You can do a lot to help the job run smoothly, finish on time, and produce the best possible results.

Clear the work area.

You’re paying contractors to remodel, not move furniture, pack up your pots and pans, or bubble wrap your collectibles. If you want their help with the moving, include it in the contract.

Give them space.

Provide convenient places to park trucks and deposit equipment, supplies, and incoming materials. Also, for the length of the job, stay out of their way.

Make sure materials you supply arrive on time.

Delays can create additional scheduling snafus.

Ask for daily schedules.

Your contract should stipulate start and end times, but timing often changes. Check and discuss the schedule daily.

Communicate often.

Discussing the job daily is not too often. A brief meeting is the best way to prevent mistakes and avoid misunderstandings.

Be at home some of the time.

You’ll be able to detect any misunderstandings about plans and materials, and spot gross flaws in workmanship.

Be available.

Although it’s tempting to leave town and head as far away as possible from your wrecked house, things will go more smoothly if your contractor can reach you quickly to ask questions and resolve problems.

Avoid calls after work hours.

Reviewing potential problems is a lot easier when you’re both on-site. Once you’re home from work and eating dinner, you wouldn’t want your boss to call and review your day at work. Contractors feel the same way.

Deal with delays.

No contractor can anticipate every possibility. Materials and fixtures may be unavailable. Cabinet or appliance suppliers might miss delivery deadlines. Steady rain may halt exterior jobs. Work with your contractor to adjust schedules as needed.

Promptly resolve surprises.

Once old finishes come down, problems often arise: dry rot, leaks, old water damage, asbestos tile lurking beneath layers of flooring. Some contractors will eat unexpected costs, but most won’t. Be mindful that no contractor can foresee every problem. When a questionable extra pops up, look for a middle ground.

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Feel free to change your mind—but expect to pay for it.

If you want to add trim, upgrade to a more expensive tile, change your mind about a color after the wall was painted, add a window, or otherwise amend your plan, you’ll need to work out a change order that covers the original contents of the contract and what’s replacing it, and establishes a new price for the work.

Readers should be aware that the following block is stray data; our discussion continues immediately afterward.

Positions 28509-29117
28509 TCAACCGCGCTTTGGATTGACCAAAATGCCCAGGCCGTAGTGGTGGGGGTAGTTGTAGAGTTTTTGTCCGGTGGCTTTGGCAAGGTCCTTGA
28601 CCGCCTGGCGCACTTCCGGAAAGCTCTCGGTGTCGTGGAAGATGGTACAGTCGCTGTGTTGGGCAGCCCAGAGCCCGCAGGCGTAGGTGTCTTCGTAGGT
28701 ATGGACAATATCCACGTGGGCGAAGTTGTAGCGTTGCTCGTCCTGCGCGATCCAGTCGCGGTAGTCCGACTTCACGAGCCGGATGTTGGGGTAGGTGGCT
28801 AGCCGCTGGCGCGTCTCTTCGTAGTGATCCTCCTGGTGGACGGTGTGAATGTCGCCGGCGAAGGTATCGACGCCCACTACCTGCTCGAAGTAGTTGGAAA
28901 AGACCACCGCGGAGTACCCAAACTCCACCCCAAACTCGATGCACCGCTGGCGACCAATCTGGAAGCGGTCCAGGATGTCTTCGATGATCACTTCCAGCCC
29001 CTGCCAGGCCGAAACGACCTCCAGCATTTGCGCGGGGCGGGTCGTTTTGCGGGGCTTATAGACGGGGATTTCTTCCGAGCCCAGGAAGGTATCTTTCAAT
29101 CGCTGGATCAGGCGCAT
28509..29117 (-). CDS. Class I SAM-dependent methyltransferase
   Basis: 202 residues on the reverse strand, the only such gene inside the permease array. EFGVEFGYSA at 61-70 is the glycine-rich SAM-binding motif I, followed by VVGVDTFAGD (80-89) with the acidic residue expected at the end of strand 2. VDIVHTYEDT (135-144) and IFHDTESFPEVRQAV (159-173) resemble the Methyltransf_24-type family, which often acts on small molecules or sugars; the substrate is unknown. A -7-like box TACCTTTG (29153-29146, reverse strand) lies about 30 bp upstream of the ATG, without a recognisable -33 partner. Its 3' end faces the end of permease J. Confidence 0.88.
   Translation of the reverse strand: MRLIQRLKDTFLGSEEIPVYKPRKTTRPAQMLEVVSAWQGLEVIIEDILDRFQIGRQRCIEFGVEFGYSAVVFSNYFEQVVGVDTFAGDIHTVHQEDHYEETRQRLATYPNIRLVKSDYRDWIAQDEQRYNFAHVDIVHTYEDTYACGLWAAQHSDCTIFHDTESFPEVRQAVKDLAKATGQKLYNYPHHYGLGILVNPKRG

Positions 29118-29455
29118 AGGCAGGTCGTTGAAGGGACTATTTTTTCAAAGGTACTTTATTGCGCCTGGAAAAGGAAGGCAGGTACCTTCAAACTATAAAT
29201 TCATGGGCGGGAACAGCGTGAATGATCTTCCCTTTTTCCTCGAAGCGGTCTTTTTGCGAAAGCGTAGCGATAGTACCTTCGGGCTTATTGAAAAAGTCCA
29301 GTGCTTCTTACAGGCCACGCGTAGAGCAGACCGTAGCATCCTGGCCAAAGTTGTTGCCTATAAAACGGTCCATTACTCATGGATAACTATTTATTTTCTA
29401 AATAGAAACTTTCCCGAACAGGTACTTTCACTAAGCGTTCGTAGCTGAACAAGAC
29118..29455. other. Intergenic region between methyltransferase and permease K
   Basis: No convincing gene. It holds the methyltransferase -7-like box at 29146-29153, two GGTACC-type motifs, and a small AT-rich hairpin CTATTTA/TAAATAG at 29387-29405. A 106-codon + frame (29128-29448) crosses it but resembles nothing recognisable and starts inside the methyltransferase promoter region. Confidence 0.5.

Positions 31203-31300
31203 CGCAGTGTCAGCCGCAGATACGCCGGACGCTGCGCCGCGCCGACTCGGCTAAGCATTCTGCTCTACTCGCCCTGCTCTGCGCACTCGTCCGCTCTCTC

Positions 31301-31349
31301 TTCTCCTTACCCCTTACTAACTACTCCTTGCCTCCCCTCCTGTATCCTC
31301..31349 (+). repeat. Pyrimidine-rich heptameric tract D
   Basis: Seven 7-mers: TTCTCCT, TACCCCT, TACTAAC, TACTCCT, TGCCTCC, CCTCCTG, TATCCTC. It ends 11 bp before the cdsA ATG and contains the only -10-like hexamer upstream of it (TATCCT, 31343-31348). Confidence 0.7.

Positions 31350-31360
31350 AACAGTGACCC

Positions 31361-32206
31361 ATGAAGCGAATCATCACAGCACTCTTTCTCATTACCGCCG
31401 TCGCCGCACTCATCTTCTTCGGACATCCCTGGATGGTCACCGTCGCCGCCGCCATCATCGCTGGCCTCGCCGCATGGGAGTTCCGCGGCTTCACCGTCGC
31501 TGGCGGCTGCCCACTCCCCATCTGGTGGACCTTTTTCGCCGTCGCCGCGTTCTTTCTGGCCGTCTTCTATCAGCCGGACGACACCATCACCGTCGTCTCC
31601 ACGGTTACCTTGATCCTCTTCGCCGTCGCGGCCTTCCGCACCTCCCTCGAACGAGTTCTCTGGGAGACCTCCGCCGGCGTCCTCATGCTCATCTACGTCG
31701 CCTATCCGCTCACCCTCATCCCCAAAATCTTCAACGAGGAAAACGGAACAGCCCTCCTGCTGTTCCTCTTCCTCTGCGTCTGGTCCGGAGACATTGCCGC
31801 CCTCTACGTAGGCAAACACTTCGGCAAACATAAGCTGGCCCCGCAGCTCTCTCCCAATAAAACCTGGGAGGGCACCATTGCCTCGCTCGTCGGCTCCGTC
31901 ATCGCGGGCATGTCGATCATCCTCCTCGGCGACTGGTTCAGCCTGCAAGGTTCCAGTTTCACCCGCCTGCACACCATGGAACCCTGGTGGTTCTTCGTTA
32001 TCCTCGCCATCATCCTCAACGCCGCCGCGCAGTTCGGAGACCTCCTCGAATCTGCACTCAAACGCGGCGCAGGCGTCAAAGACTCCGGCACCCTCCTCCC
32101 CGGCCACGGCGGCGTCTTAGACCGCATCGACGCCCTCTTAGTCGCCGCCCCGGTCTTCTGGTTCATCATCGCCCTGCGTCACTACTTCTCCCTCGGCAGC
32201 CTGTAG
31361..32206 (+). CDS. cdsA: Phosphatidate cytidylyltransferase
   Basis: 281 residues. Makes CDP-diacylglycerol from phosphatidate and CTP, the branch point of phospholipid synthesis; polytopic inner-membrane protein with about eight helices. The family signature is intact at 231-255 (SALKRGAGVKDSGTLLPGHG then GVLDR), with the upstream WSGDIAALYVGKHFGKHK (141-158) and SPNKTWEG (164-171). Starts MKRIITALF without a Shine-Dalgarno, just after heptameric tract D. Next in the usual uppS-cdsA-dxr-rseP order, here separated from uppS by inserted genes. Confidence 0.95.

Check inspection reports.

Treat failed building inspections as red flags. Find out why the work flunked inspection and what the contractor must do to correct problems; follow up to make sure proper action is taken. It’s a good idea to call the building inspector and ask for a frank opinion on whether the problem is a sign of incompetence—or a common mistake.

Pay for work only after you receive evidence that subcontractors and suppliers have been paid.

The general contractor should supply you with lien releases and acknowledgments of payment as the work progresses.

Don’t take advantage.

When you’re forking over big bucks, asking a worker to toss some of your old stuff in the dumpster or unstop a gutter while he’s up on a ladder may not seem like a big deal. These favors rightly drive some contractors crazy.

Give workers access to a toilet.

Either make a bathroom in the house available or rent a portable toilet.

Keep pets away.

If many workers will be on-site your contractor can’t warn each of them that your furry friend makes a break for freedom every time someone opens a door.

Tolerate disruptions.

Work with your contractor to minimize disruptions, but resign yourself to some unpleasantness. Parts of your home will be in disarray, your stuff may sit in storage, and your privacy may be invaded.

Finishing up...

Before making a final payment or turning over the retainage, make sure of the following:

  • You have written warranties for materials and workmanship.
  • You have lien waivers or releases and acknowledgments proving the remodeler has paid subcontractors and suppliers.
  • Your home is move-back-in ready; clean; and clear of all materials, tools, and equipment.
  • The job was completed as agreed and you’ve approved the finished work.

Inspect all aspects of the work—if you’ve hired an architect or designer, this visit is part of the service. Note anything that still needs attention, creating a “punch list” for the contractor and, if necessary, the contractor’s subs to work through before you sign off on the work, agree the project is complete, and make the final payment. Use a strip of blue painter’s tape to mark each item worth noting.

If something goes wrong, complain. Start by discussing problems with your contractor. If the company won’t work things out to your satisfaction, file a complaint with your local contractor licensing authority. If it can’t resolve the problem, you’ll probably have to sue.